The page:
My mother calls herself our trash heap.
She eats what we won’t, grows plump on
our leftover eggs, bread crusts,
the bitter-hearted lotus seeds we cannot stomach.
We have small appetites. Waiting for us is eating,
cutting slice after slice of pumpkin bread
until all the bowls are clean.
No one wants to be garbage, she says,
but look what I do for you.
In archaeology a trash heap is called a midden.
It means you’ve struck gold. What better map
to the way people lived than the things they discarded.
Oysters shells, chicken bones, bits of green glass,
cups, bowls, pickle forks, shoe leather
miraculously intact beneath the dirt.
The trash is what they ate, what they used,
what they could not afford to throw away.
No buttons. No jewelry. In a California midden
where Chinese laborers lived they found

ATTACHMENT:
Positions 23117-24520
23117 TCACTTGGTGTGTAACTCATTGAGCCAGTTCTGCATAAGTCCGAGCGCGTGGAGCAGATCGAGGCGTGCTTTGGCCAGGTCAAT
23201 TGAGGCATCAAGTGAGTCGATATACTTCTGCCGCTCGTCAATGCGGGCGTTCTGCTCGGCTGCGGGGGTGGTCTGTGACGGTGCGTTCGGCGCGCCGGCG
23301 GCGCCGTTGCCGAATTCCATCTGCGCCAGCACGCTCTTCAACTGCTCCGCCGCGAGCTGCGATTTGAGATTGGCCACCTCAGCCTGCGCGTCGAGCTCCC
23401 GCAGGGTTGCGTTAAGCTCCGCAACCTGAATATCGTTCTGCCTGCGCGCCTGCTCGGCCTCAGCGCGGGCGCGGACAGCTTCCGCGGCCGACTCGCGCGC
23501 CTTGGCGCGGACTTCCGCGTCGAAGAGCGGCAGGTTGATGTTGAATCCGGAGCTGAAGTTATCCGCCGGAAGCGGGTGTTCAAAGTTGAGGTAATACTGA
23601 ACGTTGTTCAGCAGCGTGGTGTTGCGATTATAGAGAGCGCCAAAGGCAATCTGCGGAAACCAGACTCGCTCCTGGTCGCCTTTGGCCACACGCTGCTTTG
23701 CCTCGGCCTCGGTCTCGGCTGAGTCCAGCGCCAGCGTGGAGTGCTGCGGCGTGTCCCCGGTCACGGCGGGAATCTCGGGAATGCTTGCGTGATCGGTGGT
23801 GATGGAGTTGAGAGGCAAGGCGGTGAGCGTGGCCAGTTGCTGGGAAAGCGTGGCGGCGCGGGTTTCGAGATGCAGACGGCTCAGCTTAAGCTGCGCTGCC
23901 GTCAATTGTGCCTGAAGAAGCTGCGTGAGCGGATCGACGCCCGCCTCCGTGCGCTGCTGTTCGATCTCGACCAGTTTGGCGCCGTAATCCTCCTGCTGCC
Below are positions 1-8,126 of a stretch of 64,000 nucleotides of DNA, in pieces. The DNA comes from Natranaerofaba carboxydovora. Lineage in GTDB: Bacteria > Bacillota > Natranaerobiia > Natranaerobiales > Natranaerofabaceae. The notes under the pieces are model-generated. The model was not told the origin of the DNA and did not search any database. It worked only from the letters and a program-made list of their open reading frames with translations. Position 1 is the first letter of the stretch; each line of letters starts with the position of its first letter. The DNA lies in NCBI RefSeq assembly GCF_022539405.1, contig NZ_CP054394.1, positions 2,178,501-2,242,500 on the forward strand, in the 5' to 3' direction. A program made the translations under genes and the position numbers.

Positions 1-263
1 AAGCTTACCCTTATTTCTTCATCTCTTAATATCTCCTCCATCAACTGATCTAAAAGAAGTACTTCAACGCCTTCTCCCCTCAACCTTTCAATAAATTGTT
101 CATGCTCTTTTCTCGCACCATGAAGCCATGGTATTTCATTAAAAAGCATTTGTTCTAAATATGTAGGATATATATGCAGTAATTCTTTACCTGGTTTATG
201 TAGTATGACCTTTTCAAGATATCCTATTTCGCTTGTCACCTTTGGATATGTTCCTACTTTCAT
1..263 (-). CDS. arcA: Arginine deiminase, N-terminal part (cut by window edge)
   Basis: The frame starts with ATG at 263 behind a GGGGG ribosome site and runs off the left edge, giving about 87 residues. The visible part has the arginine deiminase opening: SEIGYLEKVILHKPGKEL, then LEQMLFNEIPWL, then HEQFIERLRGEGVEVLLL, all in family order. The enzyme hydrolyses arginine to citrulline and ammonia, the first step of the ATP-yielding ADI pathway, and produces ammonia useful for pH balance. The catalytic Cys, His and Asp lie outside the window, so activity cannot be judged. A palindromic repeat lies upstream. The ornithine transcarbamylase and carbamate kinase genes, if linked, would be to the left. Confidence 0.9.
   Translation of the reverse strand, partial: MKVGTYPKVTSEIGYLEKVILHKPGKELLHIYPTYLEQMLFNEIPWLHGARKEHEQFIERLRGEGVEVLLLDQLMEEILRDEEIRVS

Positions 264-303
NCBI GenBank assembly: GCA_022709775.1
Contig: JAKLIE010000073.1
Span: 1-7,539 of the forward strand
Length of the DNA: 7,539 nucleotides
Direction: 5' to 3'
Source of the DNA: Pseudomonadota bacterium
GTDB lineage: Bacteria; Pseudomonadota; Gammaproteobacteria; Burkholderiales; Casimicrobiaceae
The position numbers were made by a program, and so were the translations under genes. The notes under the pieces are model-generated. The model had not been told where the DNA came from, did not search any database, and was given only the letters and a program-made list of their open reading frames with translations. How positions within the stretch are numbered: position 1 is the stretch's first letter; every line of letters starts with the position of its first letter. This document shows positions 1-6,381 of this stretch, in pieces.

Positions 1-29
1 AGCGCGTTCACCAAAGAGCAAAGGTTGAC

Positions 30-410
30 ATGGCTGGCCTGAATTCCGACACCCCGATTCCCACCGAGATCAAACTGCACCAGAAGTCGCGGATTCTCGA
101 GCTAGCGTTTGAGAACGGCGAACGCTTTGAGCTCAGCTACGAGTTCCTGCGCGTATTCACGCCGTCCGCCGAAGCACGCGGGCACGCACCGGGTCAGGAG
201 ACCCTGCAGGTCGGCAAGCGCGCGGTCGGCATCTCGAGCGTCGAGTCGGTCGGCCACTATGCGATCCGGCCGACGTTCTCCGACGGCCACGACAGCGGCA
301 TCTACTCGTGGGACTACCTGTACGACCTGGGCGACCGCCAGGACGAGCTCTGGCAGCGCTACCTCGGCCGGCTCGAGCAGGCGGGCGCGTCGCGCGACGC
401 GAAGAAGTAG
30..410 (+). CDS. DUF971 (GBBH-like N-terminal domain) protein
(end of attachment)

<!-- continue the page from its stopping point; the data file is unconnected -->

a single bottle for baby formula, cracked.
The glass so old it is flaking, iridescent,
like spilt oil or dragonfly wings catching light.
My mother does not like the way she looks.
In the dressing room she pinches the flesh
around her face. No one respects me,
and now I look like this.
When a whale dies and sinks to the sea floor,
a world emerges to devour it. Hagfish come first,
slender faceless mouths chewing at the tough skin.
Then the larger fish, sharks even, their eyes
rolling as they tear into the flesh.
A fallen whale sustains this ecosystem for years.
Even its skeleton becomes a home.
When my mother dies she wants to be cremated.
She talks of death often—her knees hurt,
she cannot sleep, her eyes worsen each day.
Put my ashes in the ocean, she tells us,
crunching on pistachios after dinner.
I do not want to become food.
Image: Taz / CC BY 2.0